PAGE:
Take That Job, And Learn From It

We live in a culture where millennial ideals are often in opposition to an unstable economy. Most journalism grads understand that the months following graduation will no doubt seem like a never-ending parade of tedious positions and unethical contracts. We may reel and we may rally but the low-paying, menial tasks eventually take their toll on formerly gleeful alumni.

Understandably, writers are often reluctant to take these seemingly pointless positions for fear that they may fall victim to this pattern. However, what’s lost in this perceived array of drudgery and disappointment is the benefit that comes from suffering in a job you hate. That’s right, we’ve missed the beauty of suffering. So how can we suffer successfully?

First, stop complaining and close your mouth. Be open to the criticism you receive and observe your co-workers. Eventually, the inexorable sound of your own creativity will inevitably start screaming and begging to be let out of your skull and onto paper. Often the positions we detest are the key ingredients that tone and hone our literary skills - any creative minded individual naturally desires to make things interesting and in a monotonous office setting that means pushing at boundaries. When you push, you begin to challenge yourself, and when you challenge yourself, your writing always improves.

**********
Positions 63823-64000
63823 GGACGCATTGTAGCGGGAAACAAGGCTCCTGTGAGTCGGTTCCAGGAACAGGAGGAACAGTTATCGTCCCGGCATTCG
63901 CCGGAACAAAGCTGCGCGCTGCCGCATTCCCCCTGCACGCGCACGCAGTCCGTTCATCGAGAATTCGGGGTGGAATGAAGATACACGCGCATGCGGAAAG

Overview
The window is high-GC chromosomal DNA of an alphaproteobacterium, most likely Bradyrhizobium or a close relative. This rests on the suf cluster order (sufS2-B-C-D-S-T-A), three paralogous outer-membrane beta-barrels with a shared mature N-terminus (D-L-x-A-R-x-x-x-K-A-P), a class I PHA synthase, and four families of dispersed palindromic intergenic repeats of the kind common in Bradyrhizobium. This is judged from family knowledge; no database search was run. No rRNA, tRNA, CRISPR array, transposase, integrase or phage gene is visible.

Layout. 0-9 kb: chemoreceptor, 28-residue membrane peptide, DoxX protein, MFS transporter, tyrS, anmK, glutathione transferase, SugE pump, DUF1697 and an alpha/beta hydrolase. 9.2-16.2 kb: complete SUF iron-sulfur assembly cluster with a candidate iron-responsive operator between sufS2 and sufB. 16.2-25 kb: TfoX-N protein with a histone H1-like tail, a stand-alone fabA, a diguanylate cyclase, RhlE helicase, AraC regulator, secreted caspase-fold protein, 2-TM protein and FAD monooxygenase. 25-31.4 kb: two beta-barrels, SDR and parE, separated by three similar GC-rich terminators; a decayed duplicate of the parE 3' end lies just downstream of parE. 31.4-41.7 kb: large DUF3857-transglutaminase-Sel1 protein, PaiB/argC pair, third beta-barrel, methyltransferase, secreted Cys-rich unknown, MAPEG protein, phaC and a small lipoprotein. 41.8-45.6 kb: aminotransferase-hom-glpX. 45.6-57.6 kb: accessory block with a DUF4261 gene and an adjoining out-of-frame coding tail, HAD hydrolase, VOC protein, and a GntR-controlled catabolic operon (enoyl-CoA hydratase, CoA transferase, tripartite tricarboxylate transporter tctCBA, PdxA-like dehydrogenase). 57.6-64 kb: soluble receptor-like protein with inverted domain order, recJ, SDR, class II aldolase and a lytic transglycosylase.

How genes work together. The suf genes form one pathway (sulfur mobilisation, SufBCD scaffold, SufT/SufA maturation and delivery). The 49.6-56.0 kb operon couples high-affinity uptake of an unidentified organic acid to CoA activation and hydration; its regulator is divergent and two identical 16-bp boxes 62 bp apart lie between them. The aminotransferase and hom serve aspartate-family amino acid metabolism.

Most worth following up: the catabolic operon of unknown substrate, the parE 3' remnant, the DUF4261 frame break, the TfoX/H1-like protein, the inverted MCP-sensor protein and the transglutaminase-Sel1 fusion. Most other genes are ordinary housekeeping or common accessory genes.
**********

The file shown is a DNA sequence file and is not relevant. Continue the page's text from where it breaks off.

Second, be eager and selfish with knowledge and experience, they are a writer’s most valuable import and the world’s most abundant export. It’s often said ‘write what you know’ and the more you know, the more you will have to write.

Lastly, leave when the time is right. Learning from a job is not the same as staying in a job. It’s important to leave any position that no longer abrades your naivety and augments your experience. Be intuitive and discerning about leaving, but always be brave enough to move on.

Ultimately, nothing is more self-enlightening than how you handle the stresses and constraints that revolve around your own goals as a writer. When we are struggling to prove we have a voice, or when we are trying to figure out what our voice will be, we are at our best. And sometimes the most unlikely position is exactly where you’ll find your voice.

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